Inspired by @ListPrompts. Can I just add that this is not right and selecting ten only is evil.
  1. A Man Of Good Hope by Jonny Steinberg
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    A real-life epic, documenting the journey of a Somalian refugee all the way to Cape Town - "the Cape of Good Hope", and how he doesn't find it to fit that description after all. Probably the best book I have ever read, EVER.
  2. Sabriel by Garth Nix
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    All other fantasies should bow down to this book and its sequels.
  3. Bridge to Terabithia by Katherine Paterson
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    I distinctly remember reading this at the age of nine and bawling my eyes out. It is one of the few books I will re-read every so often (I am not a re-reader).
  4. Three Daughters by Consuelo Saah Baehr
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    Another epic, following more than three generations of women in the Middle East. Besides the intrigue and excellent craftsmanship of the author, what I really love about this book is that it is not solely a suffering-narrative; while so many similar books like to focus on suffering in the Middle East. My review here: https://barefootmeds.wordpress.com/2014/12/15/book-review-three-daughters/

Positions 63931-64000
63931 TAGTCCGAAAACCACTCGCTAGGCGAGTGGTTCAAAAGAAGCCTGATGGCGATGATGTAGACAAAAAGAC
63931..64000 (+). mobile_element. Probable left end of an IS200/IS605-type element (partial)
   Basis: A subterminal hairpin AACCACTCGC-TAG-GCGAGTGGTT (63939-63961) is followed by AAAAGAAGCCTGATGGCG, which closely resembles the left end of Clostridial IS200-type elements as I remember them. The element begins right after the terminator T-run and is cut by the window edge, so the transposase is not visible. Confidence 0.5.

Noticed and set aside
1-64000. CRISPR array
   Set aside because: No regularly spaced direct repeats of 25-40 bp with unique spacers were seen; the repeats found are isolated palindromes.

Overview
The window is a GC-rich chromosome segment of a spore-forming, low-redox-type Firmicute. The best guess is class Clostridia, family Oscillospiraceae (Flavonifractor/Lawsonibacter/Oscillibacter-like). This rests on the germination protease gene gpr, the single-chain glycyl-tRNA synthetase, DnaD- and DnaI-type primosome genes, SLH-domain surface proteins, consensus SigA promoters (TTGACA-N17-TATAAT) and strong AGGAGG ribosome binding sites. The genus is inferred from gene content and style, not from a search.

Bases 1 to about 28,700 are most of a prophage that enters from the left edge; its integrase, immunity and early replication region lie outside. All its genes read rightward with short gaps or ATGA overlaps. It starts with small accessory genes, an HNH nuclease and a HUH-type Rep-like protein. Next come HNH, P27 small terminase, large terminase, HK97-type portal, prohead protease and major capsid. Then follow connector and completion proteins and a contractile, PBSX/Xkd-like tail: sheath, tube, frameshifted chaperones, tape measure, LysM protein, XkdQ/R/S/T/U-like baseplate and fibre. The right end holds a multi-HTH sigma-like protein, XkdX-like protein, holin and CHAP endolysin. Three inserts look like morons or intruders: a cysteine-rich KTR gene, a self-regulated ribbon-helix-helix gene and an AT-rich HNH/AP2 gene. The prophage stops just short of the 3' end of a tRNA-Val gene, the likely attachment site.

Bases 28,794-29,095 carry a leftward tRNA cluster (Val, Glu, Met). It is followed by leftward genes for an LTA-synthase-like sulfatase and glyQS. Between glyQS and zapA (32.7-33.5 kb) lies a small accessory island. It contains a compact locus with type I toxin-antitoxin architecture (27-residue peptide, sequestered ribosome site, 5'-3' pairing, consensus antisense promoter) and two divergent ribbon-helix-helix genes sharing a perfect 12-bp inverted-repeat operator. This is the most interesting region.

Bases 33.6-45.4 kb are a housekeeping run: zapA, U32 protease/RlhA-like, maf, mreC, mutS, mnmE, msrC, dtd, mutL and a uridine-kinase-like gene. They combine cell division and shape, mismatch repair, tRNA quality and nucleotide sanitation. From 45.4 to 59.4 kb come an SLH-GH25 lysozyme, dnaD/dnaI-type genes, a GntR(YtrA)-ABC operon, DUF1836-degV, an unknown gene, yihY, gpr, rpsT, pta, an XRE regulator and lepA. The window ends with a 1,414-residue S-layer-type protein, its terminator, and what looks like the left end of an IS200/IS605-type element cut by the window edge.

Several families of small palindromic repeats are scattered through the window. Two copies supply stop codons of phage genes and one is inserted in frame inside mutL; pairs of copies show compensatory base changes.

5. Zoo City by Lauren Beukes
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    Internationally, she is best known for Shining Girls and Broken Monsters; but this gritty African noir is my absolute favourite. She is a prodigy! My review here: https://barefootmeds.wordpress.com/2012/12/07/book-review-zoo-city/
  6. The Country of Ice Cream Star by Sandra Newman
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    It saddens me that this book has been so poorly received. It is written in several dialects (yes, a little challenging) and I loved it. Somewhat similar to Cloud Atlas, I guess. My review here: https://barefootmeds.wordpress.com/2014/06/19/book-review-the-country-of-ice-cream-star/
  7. 28: Stories of AIDS in Africa by Stephanie Nolen
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    Well, this is the book that made me decide to go to med school, so that stands for something. It is a collection of 28 well-researched and heartbreaking stories of AIDS in various African countries. My review here: https://barefootmeds.wordpress.com/2011/12/01/review-28-stories-of-aids-in-africa/
  8. Railsea by China Miéville
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    There was something so gripping about this; and the world building was incredible.
  9. The Handmaid's Tale by Margaret Atwood
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    Found a battered copy in the ship's library during Semester at Sea, and devoured it. Never realised feminist lit could be so fun to read before!
  10. The Road to Mecca by Athol Fugard
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    It's actually a play, but anyway. We studied this in Grade 11 and even visited the Owl House. It changed my life a little.